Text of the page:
It goes without saying that the Iran nuclear deal is on its last legs and will likely die following declarations of Tehran leaders to no longer be beholden to uranium enrichment limits (in a Jan.6 statement) after the prior US pullout from the deal, but especially following the assassination of IRGC Quds Force Gen. Qasem Soleimani. Days after Soleimani’s death German foreign minister Heiko Maas warned the writing is on the wall as it marked the “first step towards the end” of the nuclear deal.
And now the deal’s final unraveling has just hit another crucial indicative milestone as on Tuesday France, Britain and Germany formally triggered the dispute resolution mechanism regulating conformity to the deal, seen as the harshest measure taken thus far by the European signatories. It essentially means the European powers officially see Iran as in breach of the deal; EU punitive sanctions are now on the table.
“The European powers said they were acting to avoid a crisis over nuclear proliferation adding to an escalating confrontation in the Middle East. Russia, another signatory to the pact, said it saw no grounds to trigger the mechanism,” Reuters reports.
However in taking the dire action, a joint statement underscored this should not be interpreted as meaning they’ve joined Washington’s “maximum pressure” campaign, but are attempting to stave off an additional crisis of potential nuclear proliferation.
The chief concern, however reluctant they may have been to trigger the mechanism, is described by a senior official’s quote to The Guardian:
Concern was most acute that Iran will be learning about centrifuge enrichment in an irreversible way. “The concern is they are going to learn something that it is not possible for them to unlearn,” one senior official said.
“We do not accept the argument that Iran is entitled to reduce compliance with the JCPoA,” the European signatories to the JCPOA said. “Our three countries are not joining a campaign to implement maximum pressure against Iran. Our hope is to bring Iran back into full compliance with its commitments under the JCPoA,” they said.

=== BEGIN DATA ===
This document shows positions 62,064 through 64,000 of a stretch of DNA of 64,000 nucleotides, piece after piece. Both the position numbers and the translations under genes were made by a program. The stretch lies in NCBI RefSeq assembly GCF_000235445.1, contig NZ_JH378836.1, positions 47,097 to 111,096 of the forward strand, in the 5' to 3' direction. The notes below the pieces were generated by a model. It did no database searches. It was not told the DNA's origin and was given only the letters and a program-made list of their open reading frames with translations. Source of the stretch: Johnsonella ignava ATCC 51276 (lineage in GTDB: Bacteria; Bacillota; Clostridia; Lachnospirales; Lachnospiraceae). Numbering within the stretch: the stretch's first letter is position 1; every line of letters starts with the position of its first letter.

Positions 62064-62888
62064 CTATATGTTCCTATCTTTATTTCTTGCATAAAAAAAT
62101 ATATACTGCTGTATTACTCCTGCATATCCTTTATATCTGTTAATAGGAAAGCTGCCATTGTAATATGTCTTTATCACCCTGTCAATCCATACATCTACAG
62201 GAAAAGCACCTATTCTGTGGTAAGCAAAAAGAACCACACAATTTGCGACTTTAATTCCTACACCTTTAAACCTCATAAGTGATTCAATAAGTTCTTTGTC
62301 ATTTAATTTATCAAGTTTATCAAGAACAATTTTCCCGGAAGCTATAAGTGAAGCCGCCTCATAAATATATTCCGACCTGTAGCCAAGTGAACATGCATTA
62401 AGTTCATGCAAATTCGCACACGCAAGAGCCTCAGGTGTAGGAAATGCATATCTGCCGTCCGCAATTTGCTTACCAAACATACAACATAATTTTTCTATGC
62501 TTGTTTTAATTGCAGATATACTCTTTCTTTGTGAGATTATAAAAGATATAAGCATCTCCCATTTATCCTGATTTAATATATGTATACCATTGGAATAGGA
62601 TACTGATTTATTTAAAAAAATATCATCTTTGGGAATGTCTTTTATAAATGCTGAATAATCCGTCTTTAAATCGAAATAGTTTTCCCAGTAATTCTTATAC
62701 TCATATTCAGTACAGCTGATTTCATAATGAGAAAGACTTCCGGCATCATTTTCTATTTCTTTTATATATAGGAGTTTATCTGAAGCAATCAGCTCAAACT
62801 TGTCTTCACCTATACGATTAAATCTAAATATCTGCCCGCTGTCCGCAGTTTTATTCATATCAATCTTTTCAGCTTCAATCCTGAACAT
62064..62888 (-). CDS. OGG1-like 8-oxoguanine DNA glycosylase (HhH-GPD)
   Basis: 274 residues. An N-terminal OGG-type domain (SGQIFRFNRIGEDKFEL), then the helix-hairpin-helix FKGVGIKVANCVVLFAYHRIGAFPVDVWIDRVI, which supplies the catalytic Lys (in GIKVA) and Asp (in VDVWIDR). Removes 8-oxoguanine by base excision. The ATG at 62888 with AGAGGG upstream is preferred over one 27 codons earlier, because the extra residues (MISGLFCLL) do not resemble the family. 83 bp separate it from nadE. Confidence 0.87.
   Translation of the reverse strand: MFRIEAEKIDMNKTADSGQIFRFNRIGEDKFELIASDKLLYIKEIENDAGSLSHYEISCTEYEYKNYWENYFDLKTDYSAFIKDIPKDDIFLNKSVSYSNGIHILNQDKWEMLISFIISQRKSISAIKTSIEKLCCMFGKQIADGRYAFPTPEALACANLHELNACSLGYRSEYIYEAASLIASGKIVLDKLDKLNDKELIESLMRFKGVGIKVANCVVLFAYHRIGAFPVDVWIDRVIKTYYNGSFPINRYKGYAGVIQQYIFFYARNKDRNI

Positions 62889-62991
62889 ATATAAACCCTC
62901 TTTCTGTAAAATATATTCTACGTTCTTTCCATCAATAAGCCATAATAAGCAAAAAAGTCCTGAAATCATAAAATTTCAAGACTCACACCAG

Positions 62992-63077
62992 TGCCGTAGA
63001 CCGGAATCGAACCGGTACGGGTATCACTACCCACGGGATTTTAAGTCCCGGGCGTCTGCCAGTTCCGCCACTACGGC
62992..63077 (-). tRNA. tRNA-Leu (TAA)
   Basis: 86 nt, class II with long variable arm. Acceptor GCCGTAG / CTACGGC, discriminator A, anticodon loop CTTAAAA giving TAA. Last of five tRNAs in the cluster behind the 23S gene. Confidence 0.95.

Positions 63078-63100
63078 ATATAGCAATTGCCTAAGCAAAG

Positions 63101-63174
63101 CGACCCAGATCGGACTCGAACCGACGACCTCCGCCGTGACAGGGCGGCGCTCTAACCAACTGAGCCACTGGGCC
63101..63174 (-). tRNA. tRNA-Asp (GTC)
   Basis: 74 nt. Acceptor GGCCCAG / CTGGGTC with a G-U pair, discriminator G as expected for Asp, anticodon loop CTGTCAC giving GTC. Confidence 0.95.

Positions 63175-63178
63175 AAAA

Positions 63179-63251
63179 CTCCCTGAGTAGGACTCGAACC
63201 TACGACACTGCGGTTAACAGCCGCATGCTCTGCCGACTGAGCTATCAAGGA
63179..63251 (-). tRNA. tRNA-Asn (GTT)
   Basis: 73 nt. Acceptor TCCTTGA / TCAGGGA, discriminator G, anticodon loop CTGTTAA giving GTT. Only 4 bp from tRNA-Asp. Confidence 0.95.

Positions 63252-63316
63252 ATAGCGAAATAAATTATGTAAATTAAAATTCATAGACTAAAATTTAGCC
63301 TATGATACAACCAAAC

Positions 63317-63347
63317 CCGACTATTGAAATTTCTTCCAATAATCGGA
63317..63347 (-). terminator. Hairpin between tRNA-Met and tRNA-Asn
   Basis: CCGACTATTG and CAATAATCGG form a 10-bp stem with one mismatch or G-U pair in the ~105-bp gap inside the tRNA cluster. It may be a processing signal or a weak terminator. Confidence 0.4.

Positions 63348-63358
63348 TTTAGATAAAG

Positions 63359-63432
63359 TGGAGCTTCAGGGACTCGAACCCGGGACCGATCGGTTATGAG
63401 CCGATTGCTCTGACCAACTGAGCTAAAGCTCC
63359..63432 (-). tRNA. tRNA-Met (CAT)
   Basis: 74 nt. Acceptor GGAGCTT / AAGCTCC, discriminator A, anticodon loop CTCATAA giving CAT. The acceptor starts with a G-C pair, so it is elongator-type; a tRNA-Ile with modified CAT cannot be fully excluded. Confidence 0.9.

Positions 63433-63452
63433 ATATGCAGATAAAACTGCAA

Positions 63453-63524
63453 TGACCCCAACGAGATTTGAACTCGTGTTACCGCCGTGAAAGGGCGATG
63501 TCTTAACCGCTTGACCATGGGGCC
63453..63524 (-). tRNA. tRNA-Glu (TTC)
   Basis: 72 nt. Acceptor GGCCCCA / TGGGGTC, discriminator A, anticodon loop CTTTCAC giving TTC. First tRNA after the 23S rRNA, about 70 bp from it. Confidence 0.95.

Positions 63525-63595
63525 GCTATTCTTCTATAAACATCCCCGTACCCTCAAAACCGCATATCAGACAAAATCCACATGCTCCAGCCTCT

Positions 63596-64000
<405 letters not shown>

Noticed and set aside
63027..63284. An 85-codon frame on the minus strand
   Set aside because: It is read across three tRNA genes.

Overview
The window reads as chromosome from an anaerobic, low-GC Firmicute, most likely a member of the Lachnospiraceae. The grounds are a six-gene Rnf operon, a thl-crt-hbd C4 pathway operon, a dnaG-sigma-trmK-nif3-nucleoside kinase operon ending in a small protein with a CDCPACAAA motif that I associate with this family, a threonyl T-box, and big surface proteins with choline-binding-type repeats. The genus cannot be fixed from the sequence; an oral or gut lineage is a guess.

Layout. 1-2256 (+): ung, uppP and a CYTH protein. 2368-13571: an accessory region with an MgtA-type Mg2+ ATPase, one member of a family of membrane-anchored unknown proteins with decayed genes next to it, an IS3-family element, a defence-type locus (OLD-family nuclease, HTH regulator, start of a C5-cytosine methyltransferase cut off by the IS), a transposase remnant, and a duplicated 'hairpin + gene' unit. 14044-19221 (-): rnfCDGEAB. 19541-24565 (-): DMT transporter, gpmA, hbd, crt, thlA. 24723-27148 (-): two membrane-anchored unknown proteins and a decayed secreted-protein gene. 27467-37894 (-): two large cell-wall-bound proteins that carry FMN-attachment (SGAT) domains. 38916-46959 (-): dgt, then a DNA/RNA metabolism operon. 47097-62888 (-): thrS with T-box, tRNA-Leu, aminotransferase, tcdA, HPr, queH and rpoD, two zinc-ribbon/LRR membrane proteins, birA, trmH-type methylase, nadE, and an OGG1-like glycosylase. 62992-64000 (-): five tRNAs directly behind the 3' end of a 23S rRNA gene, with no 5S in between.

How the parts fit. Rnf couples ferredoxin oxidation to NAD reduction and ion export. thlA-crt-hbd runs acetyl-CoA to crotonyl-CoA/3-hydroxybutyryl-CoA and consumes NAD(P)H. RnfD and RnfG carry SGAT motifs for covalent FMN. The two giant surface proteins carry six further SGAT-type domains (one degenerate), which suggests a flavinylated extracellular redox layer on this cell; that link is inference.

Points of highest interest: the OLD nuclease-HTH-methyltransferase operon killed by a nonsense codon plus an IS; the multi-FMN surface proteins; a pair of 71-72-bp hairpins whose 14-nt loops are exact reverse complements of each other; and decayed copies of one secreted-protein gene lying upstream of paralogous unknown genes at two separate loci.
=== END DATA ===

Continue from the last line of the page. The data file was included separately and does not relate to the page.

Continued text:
The mechanism was triggered upon the individual European states formally notifying the agreement’s guarantor, the European Union.
“To trigger the mechanism, the European states notified the European Union, which acts as guarantor of the agreement,” Reuters notes. “EU foreign policy chief Joseph Borrell said the aim was not to reimpose sanctions but to ensure compliance.” But we highly doubt the Iranians will see the measure the same way.
Tehran has for more than the past year leveled accusations that the Europeans are ‘too little too late’ with half-hearted measures to provide relief to Iran’s economy decimated by US sanctions, such as the ‘SWIFT-alternative’ special purpose financial vehicle INSTEX.
Meanwhile, seizing on the nuclear’s deal’s apparent unraveling in progress, British Prime Minister Boris Johnson said something else that certainly won’t be taken warmly in Tehran: “If we’re going to get rid of it, let’s replace it and let’s replace it with the Trump deal.”